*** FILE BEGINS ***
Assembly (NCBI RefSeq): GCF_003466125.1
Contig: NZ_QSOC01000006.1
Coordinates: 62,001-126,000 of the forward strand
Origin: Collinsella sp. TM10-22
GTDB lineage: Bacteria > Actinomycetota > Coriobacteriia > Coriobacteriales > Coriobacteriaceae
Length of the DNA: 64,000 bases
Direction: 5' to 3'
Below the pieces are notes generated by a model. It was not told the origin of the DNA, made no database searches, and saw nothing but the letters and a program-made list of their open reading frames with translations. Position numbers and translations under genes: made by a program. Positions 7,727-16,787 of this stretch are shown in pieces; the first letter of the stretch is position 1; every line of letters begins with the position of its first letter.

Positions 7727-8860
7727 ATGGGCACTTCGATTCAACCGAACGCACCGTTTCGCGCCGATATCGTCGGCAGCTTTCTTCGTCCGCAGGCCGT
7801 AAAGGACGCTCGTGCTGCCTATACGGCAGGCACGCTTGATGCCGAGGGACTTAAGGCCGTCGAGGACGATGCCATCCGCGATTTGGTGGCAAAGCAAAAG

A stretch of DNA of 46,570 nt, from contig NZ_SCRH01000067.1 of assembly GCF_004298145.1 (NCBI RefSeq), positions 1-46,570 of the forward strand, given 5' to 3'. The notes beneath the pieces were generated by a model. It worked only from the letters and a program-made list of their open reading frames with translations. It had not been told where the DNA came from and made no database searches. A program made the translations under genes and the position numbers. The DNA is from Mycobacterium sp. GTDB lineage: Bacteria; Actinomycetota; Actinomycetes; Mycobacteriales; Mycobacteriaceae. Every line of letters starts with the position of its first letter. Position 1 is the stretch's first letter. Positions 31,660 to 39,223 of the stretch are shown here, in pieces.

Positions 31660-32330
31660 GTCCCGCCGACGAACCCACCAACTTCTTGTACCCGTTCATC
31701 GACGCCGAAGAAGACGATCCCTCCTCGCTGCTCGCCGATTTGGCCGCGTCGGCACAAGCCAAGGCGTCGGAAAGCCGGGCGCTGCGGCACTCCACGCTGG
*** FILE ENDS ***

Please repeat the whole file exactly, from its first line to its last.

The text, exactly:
Assembly (NCBI RefSeq): GCF_003466125.1
Contig: NZ_QSOC01000006.1
Coordinates: 62,001-126,000 of the forward strand
Origin: Collinsella sp. TM10-22
GTDB lineage: Bacteria > Actinomycetota > Coriobacteriia > Coriobacteriales > Coriobacteriaceae
Length of the DNA: 64,000 bases
Direction: 5' to 3'
Below the pieces are notes generated by a model. It was not told the origin of the DNA, made no database searches, and saw nothing but the letters and a program-made list of their open reading frames with translations. Position numbers and translations under genes: made by a program. Positions 7,727-16,787 of this stretch are shown in pieces; the first letter of the stretch is position 1; every line of letters begins with the position of its first letter.

Positions 7727-8860
7727 ATGGGCACTTCGATTCAACCGAACGCACCGTTTCGCGCCGATATCGTCGGCAGCTTTCTTCGTCCGCAGGCCGT
7801 AAAGGACGCTCGTGCTGCCTATACGGCAGGCACGCTTGATGCCGAGGGACTTAAGGCCGTCGAGGACGATGCCATCCGCGATTTGGTGGCAAAGCAAAAG

A stretch of DNA of 46,570 nt, from contig NZ_SCRH01000067.1 of assembly GCF_004298145.1 (NCBI RefSeq), positions 1-46,570 of the forward strand, given 5' to 3'. The notes beneath the pieces were generated by a model. It worked only from the letters and a program-made list of their open reading frames with translations. It had not been told where the DNA came from and made no database searches. A program made the translations under genes and the position numbers. The DNA is from Mycobacterium sp. GTDB lineage: Bacteria; Actinomycetota; Actinomycetes; Mycobacteriales; Mycobacteriaceae. Every line of letters starts with the position of its first letter. Position 1 is the stretch's first letter. Positions 31,660 to 39,223 of the stretch are shown here, in pieces.

Positions 31660-32330
31660 GTCCCGCCGACGAACCCACCAACTTCTTGTACCCGTTCATC
31701 GACGCCGAAGAAGACGATCCCTCCTCGCTGCTCGCCGATTTGGCCGCGTCGGCACAAGCCAAGGCGTCGGAAAGCCGGGCGCTGCGGCACTCCACGCTGG